How to work out your protein requirements
Athletes whether they be endurance athletes or strength athletes need more protein than the sedentary person.
Protein expedites healing, recovery and your immune system function and provides building blocks for new cells it also helps the body produce hormones and enzymes.
However protein isn’t a good fuel source for an athlete, it takes too many metabolic processes to break down efficiently for fast energy production.
The amount of protein an athlete will need depends on their gender, women typically need less as we have less muscle tissue however our requirements can change over the course of the menstrual cycle.
It also depends on the type of training the athlete does so obviously the body builder or strength based athlete typically needs more than an endurance runner although when it comes to super long endurance events that may not be the case as we will discuss later in this article.
Here are a few signs that you may not be getting enough and need to up your protein intake.
Are you constantly hungry? Athletes who are constantly feeling the need to eat, feeling weak or whose energy levels are up and down may be consuming too many simple carbohydrates but equally so they may also not be consuming enough protein. Protein makes you feel fuller for longer and has a satiating effect.
Consuming good fats also has the power to make your feel more satiated and many other beneficial side effects whereas simple carbohydrates can have a yo yo effect on your energy levels.
So if you are experiencing energy drops are feeling lethargic or tired and your blood sugar levels are showing a stable pattern but rather a mountain and valley profile you perhaps need to include more protein into your diet.
If you are also not recovering well after hard workouts, a lack of protein might be the culprit. Consuming a protein food or drink within ideally 40 minutes of your work out is a good practice. I like to take a carb/protein mix of 4 to 1.
It doesn’t necessarily need to be a protein drink but can be foods like eggs or egg whites, lean red or white meat, yoghurt, fish, nuts, seeds, beans and legumes.
Beware of low quality protein shakes full or chemical and sugars they may not be the ideal way to get your extra shot of protein in. They can lack in fibre and the natural antioxidants available form other good sources and the more processed a product is generally the worse.
Plant based proteins while good can lack in comparison to animal based proteins in some of the essential amino acids however.
If you are unable to build muscle and that is your desire, once again a lack of protein may be the culprit. Amino acids provide the building blocks for muscle growth and there are 9 amino acids that are really crucial for humans.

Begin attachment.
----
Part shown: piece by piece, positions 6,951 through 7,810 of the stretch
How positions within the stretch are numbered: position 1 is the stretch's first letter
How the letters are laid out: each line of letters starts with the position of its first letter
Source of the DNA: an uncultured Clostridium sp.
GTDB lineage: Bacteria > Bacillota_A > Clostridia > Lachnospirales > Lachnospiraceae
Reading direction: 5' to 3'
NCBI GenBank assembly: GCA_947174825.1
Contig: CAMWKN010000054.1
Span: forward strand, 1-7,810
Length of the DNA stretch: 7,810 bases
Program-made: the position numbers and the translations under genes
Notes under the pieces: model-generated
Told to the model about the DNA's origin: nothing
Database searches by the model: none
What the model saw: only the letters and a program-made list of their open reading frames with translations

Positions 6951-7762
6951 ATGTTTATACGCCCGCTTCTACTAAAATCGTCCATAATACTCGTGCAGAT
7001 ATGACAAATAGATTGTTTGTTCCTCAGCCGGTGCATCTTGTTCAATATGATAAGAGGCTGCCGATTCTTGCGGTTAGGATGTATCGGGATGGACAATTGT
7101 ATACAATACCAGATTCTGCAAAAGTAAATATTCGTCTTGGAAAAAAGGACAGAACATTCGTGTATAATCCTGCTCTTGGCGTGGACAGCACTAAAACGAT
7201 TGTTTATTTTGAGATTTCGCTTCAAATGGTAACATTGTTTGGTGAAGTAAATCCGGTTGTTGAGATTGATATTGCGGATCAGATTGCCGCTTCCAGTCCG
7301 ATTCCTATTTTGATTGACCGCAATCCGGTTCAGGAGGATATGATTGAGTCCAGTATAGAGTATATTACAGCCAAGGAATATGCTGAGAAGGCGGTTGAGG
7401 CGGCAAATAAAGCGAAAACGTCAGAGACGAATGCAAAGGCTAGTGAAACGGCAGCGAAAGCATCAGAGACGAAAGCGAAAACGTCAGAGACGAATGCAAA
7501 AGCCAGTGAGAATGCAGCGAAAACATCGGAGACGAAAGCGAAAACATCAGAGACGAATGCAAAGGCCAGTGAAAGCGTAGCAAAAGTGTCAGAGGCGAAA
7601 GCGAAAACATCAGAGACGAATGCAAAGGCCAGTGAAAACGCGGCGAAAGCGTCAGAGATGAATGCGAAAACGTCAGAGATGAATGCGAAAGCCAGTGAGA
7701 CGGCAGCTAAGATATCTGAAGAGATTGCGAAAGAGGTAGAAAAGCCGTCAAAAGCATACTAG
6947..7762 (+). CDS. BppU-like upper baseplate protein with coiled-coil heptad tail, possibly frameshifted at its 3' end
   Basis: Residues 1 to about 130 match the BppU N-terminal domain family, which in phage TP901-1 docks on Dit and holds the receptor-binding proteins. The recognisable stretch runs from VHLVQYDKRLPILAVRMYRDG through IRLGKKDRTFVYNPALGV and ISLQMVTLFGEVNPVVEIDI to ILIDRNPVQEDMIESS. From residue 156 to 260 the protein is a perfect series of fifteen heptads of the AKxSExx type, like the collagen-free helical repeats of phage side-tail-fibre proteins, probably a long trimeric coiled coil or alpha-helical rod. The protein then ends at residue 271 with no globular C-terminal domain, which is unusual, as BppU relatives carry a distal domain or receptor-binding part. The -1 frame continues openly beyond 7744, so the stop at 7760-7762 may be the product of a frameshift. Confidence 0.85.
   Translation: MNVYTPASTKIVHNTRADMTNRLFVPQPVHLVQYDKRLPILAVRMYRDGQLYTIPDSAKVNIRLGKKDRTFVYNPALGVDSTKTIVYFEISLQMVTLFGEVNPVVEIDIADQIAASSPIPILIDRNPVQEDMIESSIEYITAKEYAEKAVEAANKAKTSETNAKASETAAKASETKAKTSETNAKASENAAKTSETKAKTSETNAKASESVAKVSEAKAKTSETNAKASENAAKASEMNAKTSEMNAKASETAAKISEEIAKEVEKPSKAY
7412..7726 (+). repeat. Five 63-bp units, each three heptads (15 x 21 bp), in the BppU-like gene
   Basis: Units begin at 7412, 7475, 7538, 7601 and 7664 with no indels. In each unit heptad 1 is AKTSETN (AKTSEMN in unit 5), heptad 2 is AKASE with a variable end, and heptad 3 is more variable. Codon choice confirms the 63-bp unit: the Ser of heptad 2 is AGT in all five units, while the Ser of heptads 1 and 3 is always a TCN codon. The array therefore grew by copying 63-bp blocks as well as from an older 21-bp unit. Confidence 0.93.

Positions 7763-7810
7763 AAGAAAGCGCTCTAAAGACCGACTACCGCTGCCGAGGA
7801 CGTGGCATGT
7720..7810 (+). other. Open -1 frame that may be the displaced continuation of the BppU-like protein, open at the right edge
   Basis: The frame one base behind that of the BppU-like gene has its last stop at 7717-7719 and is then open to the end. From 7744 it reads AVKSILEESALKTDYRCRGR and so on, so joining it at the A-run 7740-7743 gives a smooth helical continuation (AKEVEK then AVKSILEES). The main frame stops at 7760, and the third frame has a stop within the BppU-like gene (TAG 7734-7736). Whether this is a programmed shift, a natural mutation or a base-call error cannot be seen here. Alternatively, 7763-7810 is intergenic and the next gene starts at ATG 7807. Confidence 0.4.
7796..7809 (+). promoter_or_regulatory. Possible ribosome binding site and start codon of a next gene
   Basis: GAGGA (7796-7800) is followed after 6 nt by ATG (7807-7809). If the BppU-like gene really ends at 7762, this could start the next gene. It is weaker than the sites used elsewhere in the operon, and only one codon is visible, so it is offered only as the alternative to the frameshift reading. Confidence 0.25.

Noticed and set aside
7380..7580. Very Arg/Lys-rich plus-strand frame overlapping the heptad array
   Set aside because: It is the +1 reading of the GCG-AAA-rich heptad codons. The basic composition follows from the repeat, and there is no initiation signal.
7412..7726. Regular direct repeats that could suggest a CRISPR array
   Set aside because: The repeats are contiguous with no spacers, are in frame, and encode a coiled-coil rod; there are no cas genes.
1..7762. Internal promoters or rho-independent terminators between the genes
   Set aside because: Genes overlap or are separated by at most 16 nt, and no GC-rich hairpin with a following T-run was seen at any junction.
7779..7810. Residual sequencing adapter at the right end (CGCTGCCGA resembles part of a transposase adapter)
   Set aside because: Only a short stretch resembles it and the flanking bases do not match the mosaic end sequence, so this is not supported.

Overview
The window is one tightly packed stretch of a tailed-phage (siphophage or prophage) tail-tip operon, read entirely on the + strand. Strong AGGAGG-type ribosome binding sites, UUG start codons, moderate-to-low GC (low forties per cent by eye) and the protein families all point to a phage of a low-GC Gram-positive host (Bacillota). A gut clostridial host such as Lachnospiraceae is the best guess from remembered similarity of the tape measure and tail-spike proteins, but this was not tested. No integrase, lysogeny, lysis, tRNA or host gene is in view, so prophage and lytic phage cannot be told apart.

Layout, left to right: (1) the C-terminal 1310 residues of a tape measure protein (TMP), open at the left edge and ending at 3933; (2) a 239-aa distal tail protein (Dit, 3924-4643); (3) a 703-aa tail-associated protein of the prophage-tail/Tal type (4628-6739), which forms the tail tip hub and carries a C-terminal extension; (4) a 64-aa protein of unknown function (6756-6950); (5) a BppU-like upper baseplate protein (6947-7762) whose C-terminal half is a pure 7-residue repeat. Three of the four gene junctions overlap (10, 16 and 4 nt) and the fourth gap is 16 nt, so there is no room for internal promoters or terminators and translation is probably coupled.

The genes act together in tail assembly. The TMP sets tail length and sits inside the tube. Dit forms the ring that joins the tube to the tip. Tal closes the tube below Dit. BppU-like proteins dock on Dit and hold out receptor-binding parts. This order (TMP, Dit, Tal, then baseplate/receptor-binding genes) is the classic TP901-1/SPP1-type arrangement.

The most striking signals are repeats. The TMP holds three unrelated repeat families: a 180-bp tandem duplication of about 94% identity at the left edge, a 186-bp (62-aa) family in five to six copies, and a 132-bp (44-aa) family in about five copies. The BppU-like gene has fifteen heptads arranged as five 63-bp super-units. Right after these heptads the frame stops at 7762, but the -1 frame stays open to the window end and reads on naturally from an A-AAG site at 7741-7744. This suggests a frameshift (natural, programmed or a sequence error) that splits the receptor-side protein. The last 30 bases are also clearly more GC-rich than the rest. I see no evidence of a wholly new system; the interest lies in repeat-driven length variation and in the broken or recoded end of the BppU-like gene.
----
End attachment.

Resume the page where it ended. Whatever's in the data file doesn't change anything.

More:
When my training volume is high or I am competing in ultra marathons I swear by the use of Branch Chain Amino Acids - tablets that provide all the amino acids I need on the go. It’s like having a steak with out eating the steak and even during event can help slow down the build up of lactic acid, stop me from consuming my own muscles (very important) and help me recover much much faster.
So along with electrolyte tablets I always include Branch Chain Amino Acids or BCAA’s .
So how much protein intake is required per day?
The Academy of Nutrition and Dietetics reports that although athletes only need about 1 gram of protein per kilogram to maintain muscle mass, they require 1.4 to 1.8 grams of protein per kilogram to build muscle mass;
High-Intensity Endurance Training
Endurance athletes who participate in heavy training at high intensities may need more protein than athletes trying to build muscle.
The Academy of Nutrition and Dietetics estimates that athletes who engage in high-intensity endurance exercise need 1.4 to 2.0 grams of protein per kilogram,
What are consequences though of too much protein?
It can lead to weight gain from fat. When you consume more protein than your body needs, the excess protein is used to provide your body with energy or turned into fat. You can't store extra amino acids or protein for later use, so if you consume too many calories you could put on weight.
It can also put more stress on your kidneys if you eat too much protein which might not be a problem if you are a young, healthy individual but if you have existing kidney problems this can exacerbate the problem.
It can an dehydrate you too if you eat too much protein as it takes a lot of extra water to break the protein down and to get rid of the waste it can also lead you to excreting more calcium into your urine so if you take in too much over a long period of time this could add to osteoporosis problems later in life.
In summary finding the goldilocks middle line is very important for the active athlete. Not too little and not too much if you want to maintain muscle, recover well, have a strong immune system and perform at your best.